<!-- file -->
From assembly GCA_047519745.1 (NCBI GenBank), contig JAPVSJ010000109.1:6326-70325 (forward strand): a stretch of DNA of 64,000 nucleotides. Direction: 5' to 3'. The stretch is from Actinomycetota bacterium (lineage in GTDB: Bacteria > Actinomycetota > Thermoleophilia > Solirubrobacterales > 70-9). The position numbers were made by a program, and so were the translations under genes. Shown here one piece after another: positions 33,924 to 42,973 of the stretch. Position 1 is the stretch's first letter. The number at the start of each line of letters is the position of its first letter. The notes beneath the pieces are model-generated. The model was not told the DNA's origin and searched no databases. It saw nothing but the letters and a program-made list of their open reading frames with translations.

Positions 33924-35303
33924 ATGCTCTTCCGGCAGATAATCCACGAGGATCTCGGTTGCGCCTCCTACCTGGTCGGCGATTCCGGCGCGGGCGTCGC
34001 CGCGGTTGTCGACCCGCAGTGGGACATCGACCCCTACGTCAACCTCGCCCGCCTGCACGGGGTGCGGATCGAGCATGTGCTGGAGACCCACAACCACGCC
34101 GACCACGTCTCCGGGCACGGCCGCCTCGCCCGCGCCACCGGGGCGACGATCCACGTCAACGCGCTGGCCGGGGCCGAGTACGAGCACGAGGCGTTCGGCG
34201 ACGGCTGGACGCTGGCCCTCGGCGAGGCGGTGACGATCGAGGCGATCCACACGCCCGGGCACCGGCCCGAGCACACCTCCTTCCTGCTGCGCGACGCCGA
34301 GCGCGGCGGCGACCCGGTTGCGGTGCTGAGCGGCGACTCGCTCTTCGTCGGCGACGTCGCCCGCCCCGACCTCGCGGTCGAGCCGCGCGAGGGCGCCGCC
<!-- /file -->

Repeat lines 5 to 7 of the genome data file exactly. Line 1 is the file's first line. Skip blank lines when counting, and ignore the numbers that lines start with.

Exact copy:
34101 GACCACGTCTCCGGGCACGGCCGCCTCGCCCGCGCCACCGGGGCGACGATCCACGTCAACGCGCTGGCCGGGGCCGAGTACGAGCACGAGGCGTTCGGCG
34201 ACGGCTGGACGCTGGCCCTCGGCGAGGCGGTGACGATCGAGGCGATCCACACGCCCGGGCACCGGCCCGAGCACACCTCCTTCCTGCTGCGCGACGCCGA
34301 GCGCGGCGGCGACCCGGTTGCGGTGCTGAGCGGCGACTCGCTCTTCGTCGGCGACGTCGCCCGCCCCGACCTCGCGGTCGAGCCGCGCGAGGGCGCCGCC